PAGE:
This week, five time zones to the west; next week, three to the east. This week was Andrew Woldar’s conference on algebraic graph theory at Villanova University, a Catholic school founded by Irish Augustinian friars in about 1850. I had never been to Villanova, or even to Philadelphia, the place where the Declaration of Independence and the US Constitution were drafted.
The accommodation was at some distance from the eating place and lecture rooms, so it was necessary to get up and walk across campus before having any coffee (and indeed the coffee in the cafeteria was terrible, though what the conference provided was better).
The conference started at 8:30 on Monday morning; we arrived at about 17:00 on Sunday evening. On the first morning, Rosemary opened the business at 9:00 and I was next at 10:30. There were computer problems: the laptops available refused to show the display on both the computer screen and the projector. Fortunately I was able to ease Andrew’s worries by trying out my laptop and finding it worked perfectly. But the technicians managed to fix the problem with a minute or two to spare.
Sad to say, Andrew fell ill with a high fever on Tuesday and didn’t see any more of the nice conference. We kept getting messages that he was a little better and hoped to be back, but he never quite made it. The conference ran until Thursday with no time off; on Friday, a big alumni reunion was beginning and there was absolutely no room for a mere algebraic graph theory conference.
For me the pick of the plenary talks were two very nice surveys, on the algebraic theory of maps by Gareth Jones, and on Q-polynomial association schemes by Jason Williford. Jason’s talk referred to a paper of mine in 1972; I think the audience were kind enough to offer a collective gasp at the fact that I was publishing papers so long ago!
Apart from the plenaries, there were two parallel sessions. Much of what was on offer was about what some called “association schemes” and others “coherent configurations”: I will write down my thoughts about this terminological problem later. A few of the highlights:
- Alexander Barg generalised the notion to (infinite) measure spaces, so that instead of requiring various numbers to be constant one requires the measure of the appropriate sets to be constant;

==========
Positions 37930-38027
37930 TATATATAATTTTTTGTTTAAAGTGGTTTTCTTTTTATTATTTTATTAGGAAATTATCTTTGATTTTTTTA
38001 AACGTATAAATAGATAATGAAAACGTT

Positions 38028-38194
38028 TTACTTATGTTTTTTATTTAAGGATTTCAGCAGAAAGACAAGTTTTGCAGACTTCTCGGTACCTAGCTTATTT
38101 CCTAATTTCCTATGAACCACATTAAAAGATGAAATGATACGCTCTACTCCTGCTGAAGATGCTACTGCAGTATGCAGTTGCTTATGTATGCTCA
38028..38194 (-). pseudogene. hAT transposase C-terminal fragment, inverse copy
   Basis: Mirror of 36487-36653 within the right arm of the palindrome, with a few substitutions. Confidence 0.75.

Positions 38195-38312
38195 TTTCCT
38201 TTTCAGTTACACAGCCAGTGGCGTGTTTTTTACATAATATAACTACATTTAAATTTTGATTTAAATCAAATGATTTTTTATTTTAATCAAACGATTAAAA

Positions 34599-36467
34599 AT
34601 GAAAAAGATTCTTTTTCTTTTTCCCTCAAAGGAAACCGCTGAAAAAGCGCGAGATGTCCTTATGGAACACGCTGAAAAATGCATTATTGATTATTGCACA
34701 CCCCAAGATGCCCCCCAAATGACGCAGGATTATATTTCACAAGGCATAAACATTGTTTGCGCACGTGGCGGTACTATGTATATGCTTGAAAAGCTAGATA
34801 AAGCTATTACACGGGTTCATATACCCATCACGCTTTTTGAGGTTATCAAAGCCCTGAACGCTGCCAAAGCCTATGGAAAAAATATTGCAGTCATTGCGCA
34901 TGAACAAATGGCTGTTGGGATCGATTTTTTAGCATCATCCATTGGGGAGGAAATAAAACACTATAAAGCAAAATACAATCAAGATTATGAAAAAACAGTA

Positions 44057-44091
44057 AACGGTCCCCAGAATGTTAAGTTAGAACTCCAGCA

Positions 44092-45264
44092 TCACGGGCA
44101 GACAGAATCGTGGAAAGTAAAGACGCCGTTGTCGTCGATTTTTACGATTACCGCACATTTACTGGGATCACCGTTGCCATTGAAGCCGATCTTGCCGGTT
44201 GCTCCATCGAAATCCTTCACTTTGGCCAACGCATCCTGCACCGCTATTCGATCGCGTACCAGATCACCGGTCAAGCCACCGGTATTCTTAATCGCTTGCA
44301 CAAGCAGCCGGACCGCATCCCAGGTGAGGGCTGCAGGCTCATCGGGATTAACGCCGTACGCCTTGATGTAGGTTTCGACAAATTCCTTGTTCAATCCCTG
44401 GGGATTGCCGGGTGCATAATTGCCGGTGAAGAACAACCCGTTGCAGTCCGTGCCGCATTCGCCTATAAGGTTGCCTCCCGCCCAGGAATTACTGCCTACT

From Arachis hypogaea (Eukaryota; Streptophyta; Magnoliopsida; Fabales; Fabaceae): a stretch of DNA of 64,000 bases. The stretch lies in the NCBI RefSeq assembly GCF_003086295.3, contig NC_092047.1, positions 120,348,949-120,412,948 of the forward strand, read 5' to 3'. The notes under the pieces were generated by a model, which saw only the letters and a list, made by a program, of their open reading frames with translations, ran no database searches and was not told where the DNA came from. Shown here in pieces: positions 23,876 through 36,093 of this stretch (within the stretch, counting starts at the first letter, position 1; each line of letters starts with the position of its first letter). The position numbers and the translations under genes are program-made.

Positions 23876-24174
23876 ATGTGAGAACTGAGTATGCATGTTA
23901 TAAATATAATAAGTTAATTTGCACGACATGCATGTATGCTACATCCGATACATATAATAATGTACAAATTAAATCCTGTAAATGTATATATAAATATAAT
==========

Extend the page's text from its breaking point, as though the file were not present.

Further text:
- Gary Greaves reported some small improvements in published bounds for the number of equiangular lines in Euclidean spaces of various dimensions;
- Jonathan Smith presented a very general framework for error correction, in which quasigroups arise naturally;
- Karen Meagher gave a paean to the Erdős–Ko–Rado theorem and versions for permutation groups (she and Chris Godsil are writing a book on this);
- I liked Mike Newman’s talk showing that factorizations of complete uniform hypergraphs can always be extended to larger complete uniform hypergraphs provided the obvious necessary conditions are satisfied.
At the dinner, Misha Klin gave us an account of the history of algebraic combinatorics in the former Soviet Union. The crucial event was the Vladimir conference in 1991 at which many Western mathematicians were present, and which coincided almost exactly with the putsch which led to the collapse of the Soviet Union.
On Friday, after leaving the room just after breakfast, Rosemary and I went into Philadelphia. Leaving bags was a problem, since there are no public lockers; we had to resort to the (possibly legal) artifact of buying the cheapest Amtrak ticket, on the showing of which we were allowed to leave two bags in their left-luggage office. We went to Independence Mall and saw Independence Hall, but despite keeping my eyes open I didn’t see any independence algebras (nor any Hall algebras, come to that). We didn’t see the Liberty Bell, but went to Christ Church which has another old bell, both of which were made in the Whitechapel Bell Foundry just down the road from where we live. The Christ Chuch bell had been lent to another parish, and they have just got it back 250 years later!
Then to the airport, where the plane was delayed for an hour. As LaTeX might have put it: “Something's wrong, perhaps a missing \item“, and we simply had to wait for the missing item (whatever it was) to be delivered.